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Novel Roles for Oncogenic SOX2 in Esophageal Squamous Cell Carcinoma

Adam Joel Bass

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National Institutes of Health (NIH)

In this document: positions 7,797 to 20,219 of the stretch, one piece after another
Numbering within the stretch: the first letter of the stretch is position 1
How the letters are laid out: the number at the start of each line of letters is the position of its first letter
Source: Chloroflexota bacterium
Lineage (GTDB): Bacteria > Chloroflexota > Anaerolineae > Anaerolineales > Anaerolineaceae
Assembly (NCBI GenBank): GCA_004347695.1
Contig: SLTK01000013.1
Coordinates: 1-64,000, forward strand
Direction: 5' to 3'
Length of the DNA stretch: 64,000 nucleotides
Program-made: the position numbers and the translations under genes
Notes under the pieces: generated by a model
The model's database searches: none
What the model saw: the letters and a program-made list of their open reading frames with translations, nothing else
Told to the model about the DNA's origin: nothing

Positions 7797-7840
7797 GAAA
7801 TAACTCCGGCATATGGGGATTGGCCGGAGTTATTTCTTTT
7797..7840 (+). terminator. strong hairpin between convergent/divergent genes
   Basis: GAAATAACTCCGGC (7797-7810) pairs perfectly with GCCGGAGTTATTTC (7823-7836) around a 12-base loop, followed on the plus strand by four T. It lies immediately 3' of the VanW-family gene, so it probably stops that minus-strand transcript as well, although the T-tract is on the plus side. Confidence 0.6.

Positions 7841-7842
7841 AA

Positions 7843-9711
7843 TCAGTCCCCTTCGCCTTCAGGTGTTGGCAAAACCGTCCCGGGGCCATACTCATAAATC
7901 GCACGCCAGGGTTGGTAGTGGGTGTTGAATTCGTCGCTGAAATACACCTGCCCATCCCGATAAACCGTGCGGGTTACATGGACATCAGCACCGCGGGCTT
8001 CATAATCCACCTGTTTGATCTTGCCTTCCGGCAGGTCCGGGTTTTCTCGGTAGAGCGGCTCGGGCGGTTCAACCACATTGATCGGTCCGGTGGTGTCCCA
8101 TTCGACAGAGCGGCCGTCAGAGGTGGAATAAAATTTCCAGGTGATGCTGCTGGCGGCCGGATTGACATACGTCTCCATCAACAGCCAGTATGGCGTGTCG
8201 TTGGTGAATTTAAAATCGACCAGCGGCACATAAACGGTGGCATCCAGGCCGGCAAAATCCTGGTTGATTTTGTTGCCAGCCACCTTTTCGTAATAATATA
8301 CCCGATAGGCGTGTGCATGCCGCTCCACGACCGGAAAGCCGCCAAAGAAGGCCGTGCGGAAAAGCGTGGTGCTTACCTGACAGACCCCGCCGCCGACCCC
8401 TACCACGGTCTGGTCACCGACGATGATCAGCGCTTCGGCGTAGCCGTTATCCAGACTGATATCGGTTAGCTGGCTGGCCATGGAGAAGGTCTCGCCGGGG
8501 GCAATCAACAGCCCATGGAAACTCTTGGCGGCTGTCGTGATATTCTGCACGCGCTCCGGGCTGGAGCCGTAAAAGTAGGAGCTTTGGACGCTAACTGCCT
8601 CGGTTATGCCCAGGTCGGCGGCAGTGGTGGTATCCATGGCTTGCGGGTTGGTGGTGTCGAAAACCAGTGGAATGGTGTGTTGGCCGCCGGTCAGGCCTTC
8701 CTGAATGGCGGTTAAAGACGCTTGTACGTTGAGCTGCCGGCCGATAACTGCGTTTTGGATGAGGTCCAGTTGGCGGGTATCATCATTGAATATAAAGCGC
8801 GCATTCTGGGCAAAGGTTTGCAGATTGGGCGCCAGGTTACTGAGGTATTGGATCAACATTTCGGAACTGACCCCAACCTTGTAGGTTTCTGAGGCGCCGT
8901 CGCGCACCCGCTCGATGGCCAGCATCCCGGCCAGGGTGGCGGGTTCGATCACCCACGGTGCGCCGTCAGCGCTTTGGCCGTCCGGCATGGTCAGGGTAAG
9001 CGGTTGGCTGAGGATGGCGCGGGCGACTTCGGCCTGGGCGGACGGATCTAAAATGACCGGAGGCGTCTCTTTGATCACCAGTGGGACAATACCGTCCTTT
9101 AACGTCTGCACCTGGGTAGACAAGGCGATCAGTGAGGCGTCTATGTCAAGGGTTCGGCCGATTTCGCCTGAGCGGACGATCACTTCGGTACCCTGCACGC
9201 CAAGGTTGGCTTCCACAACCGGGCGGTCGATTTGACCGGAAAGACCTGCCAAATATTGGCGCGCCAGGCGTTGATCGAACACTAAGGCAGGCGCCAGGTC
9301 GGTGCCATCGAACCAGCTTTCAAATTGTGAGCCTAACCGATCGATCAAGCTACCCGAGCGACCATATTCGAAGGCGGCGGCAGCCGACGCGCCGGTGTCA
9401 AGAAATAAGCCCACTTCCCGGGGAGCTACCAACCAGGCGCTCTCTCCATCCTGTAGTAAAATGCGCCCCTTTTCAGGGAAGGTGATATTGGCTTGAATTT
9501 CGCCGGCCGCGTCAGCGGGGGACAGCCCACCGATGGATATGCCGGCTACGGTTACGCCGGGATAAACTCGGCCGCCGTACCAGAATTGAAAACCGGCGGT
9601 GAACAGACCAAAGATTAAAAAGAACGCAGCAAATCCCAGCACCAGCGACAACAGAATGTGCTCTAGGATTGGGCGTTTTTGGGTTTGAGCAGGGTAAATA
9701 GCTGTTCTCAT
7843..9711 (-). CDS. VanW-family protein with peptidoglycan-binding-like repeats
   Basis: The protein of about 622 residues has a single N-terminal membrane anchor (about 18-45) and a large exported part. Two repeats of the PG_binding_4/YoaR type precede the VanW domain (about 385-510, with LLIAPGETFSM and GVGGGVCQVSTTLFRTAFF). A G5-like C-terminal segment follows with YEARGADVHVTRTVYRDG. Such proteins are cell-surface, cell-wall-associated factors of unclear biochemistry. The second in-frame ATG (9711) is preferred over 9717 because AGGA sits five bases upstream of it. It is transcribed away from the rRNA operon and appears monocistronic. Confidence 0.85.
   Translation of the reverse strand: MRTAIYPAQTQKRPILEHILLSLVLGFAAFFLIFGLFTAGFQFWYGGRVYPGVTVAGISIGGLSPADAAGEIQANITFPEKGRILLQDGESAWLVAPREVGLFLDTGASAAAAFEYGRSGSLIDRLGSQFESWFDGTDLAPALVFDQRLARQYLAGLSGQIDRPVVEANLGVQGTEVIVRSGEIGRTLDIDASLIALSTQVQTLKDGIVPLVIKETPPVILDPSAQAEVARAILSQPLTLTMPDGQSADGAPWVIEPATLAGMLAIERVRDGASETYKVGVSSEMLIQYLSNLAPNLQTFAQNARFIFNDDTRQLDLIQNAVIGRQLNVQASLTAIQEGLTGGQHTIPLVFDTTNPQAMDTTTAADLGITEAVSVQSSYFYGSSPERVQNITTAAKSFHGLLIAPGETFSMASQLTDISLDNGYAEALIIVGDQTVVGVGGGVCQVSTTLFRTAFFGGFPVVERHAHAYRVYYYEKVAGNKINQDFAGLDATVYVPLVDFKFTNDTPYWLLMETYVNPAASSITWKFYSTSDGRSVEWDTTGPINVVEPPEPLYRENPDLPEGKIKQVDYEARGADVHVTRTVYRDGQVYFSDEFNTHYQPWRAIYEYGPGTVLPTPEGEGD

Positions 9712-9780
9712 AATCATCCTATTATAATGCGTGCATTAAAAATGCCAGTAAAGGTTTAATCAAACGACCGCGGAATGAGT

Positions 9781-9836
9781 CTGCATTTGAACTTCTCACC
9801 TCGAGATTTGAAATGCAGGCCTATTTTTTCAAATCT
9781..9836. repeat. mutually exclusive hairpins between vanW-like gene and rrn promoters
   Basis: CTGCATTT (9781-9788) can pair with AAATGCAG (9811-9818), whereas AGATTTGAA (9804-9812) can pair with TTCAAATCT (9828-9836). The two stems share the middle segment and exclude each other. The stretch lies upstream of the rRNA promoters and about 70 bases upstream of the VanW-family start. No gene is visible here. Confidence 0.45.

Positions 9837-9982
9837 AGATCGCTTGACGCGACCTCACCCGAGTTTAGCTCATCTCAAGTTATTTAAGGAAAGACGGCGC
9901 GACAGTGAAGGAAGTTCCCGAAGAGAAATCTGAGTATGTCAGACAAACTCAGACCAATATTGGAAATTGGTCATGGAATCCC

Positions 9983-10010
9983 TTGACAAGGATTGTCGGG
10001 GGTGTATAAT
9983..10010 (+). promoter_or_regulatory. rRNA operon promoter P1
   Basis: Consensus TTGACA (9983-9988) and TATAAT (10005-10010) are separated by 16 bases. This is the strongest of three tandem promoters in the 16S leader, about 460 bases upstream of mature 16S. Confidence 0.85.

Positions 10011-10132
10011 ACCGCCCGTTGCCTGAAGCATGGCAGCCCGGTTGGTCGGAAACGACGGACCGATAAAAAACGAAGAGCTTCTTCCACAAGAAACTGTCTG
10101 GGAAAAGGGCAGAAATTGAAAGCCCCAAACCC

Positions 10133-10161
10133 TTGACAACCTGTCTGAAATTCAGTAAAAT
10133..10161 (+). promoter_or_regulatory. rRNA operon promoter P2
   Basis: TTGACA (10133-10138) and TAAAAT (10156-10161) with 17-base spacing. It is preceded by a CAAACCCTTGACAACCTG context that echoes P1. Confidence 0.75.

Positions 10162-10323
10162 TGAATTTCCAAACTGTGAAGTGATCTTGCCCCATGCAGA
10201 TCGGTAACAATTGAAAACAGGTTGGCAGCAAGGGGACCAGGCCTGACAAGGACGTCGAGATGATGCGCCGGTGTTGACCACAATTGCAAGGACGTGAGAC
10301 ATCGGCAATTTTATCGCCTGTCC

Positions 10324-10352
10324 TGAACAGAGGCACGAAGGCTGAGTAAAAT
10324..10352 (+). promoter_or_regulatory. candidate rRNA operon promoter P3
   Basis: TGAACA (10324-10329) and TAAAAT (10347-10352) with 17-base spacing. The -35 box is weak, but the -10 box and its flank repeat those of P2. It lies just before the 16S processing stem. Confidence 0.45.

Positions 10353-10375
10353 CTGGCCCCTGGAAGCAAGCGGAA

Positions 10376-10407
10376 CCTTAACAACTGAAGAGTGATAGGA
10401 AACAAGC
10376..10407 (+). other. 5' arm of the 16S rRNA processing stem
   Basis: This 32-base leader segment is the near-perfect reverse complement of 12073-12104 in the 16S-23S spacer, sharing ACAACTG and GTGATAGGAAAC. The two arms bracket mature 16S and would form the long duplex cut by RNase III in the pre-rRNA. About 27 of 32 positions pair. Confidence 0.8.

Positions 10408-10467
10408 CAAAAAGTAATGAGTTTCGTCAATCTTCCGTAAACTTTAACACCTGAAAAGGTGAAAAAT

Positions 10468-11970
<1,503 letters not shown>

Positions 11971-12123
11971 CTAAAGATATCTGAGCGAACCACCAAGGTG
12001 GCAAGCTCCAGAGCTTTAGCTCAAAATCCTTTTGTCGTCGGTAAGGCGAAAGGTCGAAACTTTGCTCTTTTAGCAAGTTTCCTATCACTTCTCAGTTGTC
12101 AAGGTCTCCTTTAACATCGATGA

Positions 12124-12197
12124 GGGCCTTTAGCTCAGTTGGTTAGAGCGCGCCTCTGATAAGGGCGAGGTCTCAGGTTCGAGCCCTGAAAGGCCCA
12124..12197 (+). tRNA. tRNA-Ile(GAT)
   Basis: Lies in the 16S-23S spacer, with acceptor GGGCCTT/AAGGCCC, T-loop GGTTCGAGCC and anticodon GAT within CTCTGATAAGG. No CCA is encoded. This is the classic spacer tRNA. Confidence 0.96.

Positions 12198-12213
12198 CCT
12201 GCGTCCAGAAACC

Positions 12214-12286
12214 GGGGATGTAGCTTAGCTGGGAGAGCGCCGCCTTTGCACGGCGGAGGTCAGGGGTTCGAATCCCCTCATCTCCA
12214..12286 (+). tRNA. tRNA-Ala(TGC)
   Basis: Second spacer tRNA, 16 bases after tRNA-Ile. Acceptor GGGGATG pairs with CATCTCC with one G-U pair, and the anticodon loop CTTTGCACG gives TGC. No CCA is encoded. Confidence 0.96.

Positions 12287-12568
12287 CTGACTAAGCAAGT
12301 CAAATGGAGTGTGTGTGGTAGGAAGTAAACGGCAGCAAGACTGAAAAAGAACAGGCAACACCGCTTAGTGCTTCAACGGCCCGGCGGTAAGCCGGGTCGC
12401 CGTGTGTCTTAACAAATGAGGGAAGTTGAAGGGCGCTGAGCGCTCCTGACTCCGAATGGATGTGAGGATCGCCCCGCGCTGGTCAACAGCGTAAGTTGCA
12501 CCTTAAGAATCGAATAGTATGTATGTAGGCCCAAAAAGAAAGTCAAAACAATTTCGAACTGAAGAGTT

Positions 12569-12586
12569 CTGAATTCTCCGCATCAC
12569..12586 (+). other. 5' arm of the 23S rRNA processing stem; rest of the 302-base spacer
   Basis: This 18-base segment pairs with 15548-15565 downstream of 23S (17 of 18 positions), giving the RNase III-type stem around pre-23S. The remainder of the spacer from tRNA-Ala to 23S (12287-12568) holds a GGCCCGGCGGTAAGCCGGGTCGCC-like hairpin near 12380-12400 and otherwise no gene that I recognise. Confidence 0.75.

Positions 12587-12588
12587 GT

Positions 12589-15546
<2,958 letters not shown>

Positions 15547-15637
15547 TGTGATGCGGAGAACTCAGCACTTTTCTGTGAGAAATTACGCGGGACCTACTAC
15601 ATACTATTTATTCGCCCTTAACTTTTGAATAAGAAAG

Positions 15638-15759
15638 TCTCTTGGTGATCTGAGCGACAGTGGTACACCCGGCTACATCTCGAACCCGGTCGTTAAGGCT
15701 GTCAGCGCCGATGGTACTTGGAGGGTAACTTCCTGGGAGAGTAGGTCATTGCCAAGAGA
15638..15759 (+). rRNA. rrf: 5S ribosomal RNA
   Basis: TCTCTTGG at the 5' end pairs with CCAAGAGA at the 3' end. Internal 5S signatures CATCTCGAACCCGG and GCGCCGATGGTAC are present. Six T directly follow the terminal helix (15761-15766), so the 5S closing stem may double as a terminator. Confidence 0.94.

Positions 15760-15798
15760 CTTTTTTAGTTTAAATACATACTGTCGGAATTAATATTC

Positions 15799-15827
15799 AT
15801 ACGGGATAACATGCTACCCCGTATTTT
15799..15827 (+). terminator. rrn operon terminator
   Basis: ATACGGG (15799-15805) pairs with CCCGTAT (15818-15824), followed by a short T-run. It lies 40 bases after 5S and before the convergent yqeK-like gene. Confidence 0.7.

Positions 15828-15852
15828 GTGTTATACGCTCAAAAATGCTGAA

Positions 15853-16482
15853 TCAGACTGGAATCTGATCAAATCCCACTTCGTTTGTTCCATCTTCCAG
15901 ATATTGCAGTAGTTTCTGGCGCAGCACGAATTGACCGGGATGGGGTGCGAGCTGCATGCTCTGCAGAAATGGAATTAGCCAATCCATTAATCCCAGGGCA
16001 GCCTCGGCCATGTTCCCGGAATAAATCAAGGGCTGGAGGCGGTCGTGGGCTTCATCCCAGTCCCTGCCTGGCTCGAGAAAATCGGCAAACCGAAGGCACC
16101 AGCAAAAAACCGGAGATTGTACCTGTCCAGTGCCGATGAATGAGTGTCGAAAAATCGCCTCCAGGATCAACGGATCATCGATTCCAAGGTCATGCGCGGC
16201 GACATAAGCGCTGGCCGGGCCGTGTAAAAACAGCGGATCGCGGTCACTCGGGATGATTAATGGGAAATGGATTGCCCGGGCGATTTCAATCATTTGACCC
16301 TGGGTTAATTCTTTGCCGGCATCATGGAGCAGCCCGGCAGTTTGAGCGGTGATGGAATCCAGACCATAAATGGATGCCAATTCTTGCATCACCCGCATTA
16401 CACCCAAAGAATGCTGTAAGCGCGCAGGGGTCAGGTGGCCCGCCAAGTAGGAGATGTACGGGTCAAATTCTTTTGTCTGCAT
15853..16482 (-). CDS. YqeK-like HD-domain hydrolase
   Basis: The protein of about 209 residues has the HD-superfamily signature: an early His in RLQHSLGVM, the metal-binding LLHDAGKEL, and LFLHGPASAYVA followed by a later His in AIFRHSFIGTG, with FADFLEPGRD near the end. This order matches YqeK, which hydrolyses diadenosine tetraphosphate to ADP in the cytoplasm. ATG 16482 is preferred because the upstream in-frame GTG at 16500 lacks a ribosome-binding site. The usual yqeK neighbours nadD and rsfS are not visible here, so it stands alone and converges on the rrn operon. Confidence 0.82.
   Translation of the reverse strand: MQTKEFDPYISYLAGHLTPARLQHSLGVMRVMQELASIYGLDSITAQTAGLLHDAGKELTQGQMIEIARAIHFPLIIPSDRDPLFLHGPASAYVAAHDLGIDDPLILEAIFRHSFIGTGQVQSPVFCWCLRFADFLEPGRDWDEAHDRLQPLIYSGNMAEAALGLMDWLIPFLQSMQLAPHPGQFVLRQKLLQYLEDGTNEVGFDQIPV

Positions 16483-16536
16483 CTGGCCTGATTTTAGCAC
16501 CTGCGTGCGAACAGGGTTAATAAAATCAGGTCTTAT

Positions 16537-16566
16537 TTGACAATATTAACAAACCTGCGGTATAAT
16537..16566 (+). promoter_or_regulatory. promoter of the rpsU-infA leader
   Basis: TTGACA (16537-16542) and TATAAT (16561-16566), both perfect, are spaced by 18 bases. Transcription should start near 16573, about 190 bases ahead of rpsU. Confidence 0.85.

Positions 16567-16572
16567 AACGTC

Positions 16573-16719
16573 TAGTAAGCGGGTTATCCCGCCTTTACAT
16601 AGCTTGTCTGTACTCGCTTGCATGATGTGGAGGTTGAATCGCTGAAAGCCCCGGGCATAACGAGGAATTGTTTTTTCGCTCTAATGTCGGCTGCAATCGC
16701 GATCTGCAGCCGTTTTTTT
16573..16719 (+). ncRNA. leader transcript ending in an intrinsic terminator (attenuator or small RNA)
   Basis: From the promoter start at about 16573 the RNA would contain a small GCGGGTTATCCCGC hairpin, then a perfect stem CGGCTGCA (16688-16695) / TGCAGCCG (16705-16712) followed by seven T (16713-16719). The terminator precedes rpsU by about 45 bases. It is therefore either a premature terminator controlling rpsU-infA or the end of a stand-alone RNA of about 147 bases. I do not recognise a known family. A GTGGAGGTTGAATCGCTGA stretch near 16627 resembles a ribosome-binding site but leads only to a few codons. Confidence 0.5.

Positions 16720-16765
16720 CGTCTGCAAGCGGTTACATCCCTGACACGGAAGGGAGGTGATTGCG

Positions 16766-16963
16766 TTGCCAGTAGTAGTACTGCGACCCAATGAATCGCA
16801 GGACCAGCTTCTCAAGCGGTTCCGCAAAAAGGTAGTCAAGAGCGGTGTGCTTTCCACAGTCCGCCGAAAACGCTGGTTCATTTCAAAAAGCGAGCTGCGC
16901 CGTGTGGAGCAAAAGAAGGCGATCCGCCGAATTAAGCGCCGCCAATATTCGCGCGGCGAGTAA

Esophageal squamous cell carcinoma (SCC) is a common and deadly disease that kills >400,000 people worldwide each year. A major barrier to improved outcomes is the lack of mechanistically-based (i.e., targeted) therapies. Through studying the role of the transcription factor oncogene SOX2 in esophageal SCC, we propose to advance our mechanistic understanding of this disease and identify new potential therapeutic vulnerabilities. We will follow upon our recent discovery that developmental transcription factor SOX2 is an oncogene subject to amplification or overexpression in the majority of esophageal SCCs. SOX2 is not only selectively subject to genomic amplification in SCCs but it is also essential for the normal development and proliferation of the esophageal squamous epithelium, suggesting a connection between the squamous cell carcinogenesis and transcriptional programs that maintain the squamous esophageal lineage. More recently, we found a novel physical and function interaction of SOX2 with the squamous transcription factor p63, specifically the oncogenic ΔNp63 isoform. Our discovery of this SOX2/p63 complex in SCC, we hypothesize, reveals a master transcriptional regulatory complex controlling survival and proliferative programs in the squamous lineage, programs frequently hijacked by SCCs. Additionally, our results suggest a new mechanism by which SOX2/p63 promotes SCC. We found that SOX2 and p63 jointly regulate factors promoting oncogenic signaling including ETV4, AP-1 transcription factors FOS and JUN and their activator, HRAS. Our results further suggest another mechanistic hypothesis for SOX2 activity in cancer, that AP-1 factors further interact with SOX2 to regulate gene expression in SCC. Our proposed focused inquiry into the activity of SOX2/p63 and SOX2/AP-1 provides an opportunity to identify squamous-specific SOX2 functions and mechanisms of SCC, leading to the identification of new candidate vulnerabilities in these tumors In Aim 1, we propose test our hypothesis that p63 is essential for the oncogenic function and activity of SOX2 in esophageal SCC carcinogenesis in vivo and in cultured cells. We will test the effects of loss of p63 upon SOX2 functions in both in vitro and in vivo models. Furthermore, we will jointly analyze experimental data on SOX2/p63 activity in SCC model systems with data on primary patient data from The Cancer Genome Atlas and systematically interrogate lead candidate SOX2 targets to identify novel dependencies in these cancers. In Aim 2 we propose to test our mechanistic hypotheses by charactering the interaction of SOX2 with AP-1 factors and delineating the joint functions of SOX2 with AP-1 factors in SCC. Overall, this research contributes to public health by greatly expanding our understanding on the mechanisms of an oncogene recurrently amplified a set of common and deadly cancers that have sparse effective therapies. This work is designed to specifically enhance understanding of the driving mechanisms of these cancers thus allowing us to ultimately develop more effective targeted therapies.

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